One of the great things Git is how easy it make merging. Two developers can work on the same file and in most cases, the merge algorithm will silently and successfully combine their changes without any manual intervention required.
But merging is not magic, and it's not bullet proof. It's possible for changes to conflict (e.g. two developers edit the same line), and it's also possible for changes that don't strictly "conflict" to nevertheless cause a regression.
Regressions due to merges can be very frustrating, so here are five tips to avoid them.
1. Little and often
Merges are more likely to be successful if they are performed regularly. Wherever possible avoid long-lived branches and instead integrate into the master branch frequently. This is the philosophy behind "continuous integration": frequent merges allow us to rapidly detect and resolve problems. This might require you adopt techniques such as "feature flags" which allow in-progress work to be present but inactive in the production branch of the code. If you absolutely cannot avoid using a long-lived feature branch, then at least merge the latest changes from master into your feature branch on a regular basis, to avoid a "big bang" merge of several months of work once the feature is complete.
2. Pay special attention to merge conflicts
Git identifies changes that cannot be automatically merged as "conflicts". These require you to choose whether to accept the changes from the source or target branch, or whether to rewrite the code in such a way that incorporates the modifications from both sides (which is usually the right choice).
Sometimes, due to unfortunate characteristics of the development tools in use, you can find that certain high-churn code files are constantly producing conflicts. In older .NET framework projects, for example,
package.json files would constantly require manual merges. The volume of these trivial conflicts can cause developers to get lazy, and start resolving them too rapidly without due care and attention.
Whenever your code conflicts with someone else's changes, find out who made the conflicting changes. They should be involved in the merge process. I recommend "pair merging" where possible, where you agree together on the resolution of the conflict before completing the merge. But if that's not possible, at least make contact with the author of the conflicting change, and ask them to specifically review the changes to conflicting files.
3. Code reviews
Code reviews are also an important part of avoiding regressions. I recommend using a "pull request" process, where no code gets into the master branch without going through a code review. If any merge conflicts are involved, then all authors whose code conflicted with your changes should be invited to the code review, in addition to whoever is usually invited.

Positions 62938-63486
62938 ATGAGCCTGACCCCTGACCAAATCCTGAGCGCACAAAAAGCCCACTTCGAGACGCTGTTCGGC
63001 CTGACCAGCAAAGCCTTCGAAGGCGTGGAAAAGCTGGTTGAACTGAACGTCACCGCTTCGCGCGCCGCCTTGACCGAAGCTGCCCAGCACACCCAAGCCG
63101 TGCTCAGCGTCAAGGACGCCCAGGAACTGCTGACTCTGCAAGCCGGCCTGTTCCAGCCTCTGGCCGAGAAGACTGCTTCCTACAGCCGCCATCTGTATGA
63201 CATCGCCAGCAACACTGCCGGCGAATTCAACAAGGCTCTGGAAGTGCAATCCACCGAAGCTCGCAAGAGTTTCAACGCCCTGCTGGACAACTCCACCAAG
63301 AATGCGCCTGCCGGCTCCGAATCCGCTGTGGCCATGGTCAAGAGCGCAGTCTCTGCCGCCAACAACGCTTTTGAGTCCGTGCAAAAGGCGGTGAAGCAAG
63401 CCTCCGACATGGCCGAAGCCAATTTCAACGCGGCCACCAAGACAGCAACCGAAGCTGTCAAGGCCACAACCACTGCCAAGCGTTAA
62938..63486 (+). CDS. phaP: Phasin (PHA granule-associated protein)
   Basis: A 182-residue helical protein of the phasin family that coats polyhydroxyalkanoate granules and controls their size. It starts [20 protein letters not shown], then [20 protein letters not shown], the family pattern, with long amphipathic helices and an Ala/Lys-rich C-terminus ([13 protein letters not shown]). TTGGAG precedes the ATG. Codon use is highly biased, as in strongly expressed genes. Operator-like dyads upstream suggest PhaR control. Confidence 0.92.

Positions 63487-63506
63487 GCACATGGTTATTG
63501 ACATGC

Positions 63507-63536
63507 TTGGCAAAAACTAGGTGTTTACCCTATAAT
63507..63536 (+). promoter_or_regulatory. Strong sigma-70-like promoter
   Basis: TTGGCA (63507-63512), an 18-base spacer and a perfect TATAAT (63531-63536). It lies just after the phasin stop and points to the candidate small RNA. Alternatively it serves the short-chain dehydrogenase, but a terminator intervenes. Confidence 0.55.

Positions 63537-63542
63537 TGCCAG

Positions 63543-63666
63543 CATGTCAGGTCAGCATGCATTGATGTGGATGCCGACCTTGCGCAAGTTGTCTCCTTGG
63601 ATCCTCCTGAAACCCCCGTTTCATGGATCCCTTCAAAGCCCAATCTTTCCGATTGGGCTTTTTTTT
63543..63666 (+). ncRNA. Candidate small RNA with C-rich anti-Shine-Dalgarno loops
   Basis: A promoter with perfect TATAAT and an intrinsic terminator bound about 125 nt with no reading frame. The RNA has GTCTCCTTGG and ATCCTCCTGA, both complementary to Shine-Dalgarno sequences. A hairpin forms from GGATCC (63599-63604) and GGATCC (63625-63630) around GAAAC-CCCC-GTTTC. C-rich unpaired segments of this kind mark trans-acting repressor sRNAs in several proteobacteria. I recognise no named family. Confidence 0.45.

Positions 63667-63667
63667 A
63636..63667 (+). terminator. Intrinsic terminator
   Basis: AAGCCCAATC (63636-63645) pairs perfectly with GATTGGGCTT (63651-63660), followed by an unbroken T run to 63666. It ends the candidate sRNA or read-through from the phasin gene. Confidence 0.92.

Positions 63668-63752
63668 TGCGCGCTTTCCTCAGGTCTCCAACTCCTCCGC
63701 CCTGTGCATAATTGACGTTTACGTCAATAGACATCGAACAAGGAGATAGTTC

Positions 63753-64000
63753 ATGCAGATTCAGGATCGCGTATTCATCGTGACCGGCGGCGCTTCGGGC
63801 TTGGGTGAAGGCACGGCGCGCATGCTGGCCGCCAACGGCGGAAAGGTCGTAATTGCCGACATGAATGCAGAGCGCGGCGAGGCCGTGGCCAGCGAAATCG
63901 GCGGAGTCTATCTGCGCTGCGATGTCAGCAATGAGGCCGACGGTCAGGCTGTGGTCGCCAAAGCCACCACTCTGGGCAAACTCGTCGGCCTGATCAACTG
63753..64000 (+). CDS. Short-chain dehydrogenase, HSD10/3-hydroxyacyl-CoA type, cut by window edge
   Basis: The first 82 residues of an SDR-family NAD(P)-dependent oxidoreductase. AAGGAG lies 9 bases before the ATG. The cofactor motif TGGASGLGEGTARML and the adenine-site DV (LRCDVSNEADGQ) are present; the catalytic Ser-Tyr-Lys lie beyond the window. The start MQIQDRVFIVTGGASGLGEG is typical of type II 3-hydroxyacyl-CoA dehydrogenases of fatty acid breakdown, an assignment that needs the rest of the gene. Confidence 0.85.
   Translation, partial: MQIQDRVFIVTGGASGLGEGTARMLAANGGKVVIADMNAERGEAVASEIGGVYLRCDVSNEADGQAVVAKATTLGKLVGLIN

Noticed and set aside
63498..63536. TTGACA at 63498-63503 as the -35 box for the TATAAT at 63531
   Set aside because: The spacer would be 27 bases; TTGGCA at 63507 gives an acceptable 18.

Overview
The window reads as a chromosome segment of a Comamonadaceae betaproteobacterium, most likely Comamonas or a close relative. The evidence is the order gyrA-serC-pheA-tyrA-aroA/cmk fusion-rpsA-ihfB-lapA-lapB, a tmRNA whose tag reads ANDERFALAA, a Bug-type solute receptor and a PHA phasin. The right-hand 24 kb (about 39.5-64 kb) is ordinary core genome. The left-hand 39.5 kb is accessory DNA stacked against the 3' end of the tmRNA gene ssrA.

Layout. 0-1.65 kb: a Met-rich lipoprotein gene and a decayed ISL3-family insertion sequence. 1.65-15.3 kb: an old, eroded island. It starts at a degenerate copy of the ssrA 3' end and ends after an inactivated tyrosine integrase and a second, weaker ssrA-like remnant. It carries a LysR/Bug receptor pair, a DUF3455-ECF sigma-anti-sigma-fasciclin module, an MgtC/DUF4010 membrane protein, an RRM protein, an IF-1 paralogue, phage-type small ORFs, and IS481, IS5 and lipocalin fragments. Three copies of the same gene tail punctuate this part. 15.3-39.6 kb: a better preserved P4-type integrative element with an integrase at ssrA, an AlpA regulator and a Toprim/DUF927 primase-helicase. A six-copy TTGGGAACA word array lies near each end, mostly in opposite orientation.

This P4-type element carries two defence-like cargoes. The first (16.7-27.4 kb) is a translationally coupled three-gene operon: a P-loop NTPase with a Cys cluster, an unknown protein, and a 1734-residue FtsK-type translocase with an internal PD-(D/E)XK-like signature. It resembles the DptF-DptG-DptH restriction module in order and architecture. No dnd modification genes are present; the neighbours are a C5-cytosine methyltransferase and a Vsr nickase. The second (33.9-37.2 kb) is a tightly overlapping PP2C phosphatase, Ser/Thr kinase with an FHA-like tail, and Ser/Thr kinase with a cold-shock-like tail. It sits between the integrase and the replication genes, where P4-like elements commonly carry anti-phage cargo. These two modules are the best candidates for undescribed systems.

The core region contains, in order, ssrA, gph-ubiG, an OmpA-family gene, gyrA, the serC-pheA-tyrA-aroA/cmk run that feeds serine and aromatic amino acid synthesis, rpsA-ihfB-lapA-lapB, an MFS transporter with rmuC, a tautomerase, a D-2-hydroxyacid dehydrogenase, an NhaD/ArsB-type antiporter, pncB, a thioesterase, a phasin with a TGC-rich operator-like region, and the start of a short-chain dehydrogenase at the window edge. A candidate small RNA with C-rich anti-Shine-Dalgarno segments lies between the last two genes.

I also recommend that in the pull request description, you should explicitly highlight areas of special concern. This is especially important if a code review contains many files, as it's possible for reviewers to get code review fatigue after looking through the first few hundred changes, and start missing important things. Make sure reviewers are aware of the high-risk areas of change, which includes any merge conflicts.
4. Unit tests
Unit tests have several benefits, but one particularly valuable one is that they protect us against regressions. If your feature gets broken by someone else's merge, it's very easy to point the finger of blame at them, but first should ask yourself the question "why didn't I write a unit test that could have detected this"? Undetected regressions indicate gaps in automated test coverage.
5. M&M's (Microservices & Modularization)
If you're performing many merges, it's because many developers are working on the same codebase. Which probably means that you have a large "monolith". One of the benefits of adopting a microservices architecture, and extracting components out into their own modules (e.g. NuGet packages in .NET), is that it makes it much easier for different teams working on different features to do so without stepping on each other's toes. So lots of merge conflicts may indicate that your service boundaries are in the wrong place, or you have code with too many responsibilities.
It's important to recognize that these five suggestions are not all aimed at the individual who performs the merge. In fact, only #2 is directly aimed at the merger. The others are the shared responsibility of the rest of the development team. And these five suggestions aren't the only ways we can reduce the likelihood of merge conflicts. If you're interested in more on this topic, I've also written about how the application of principles like the Open Closed Principle, and Single Responsibility Principle result in code that is easier to merge.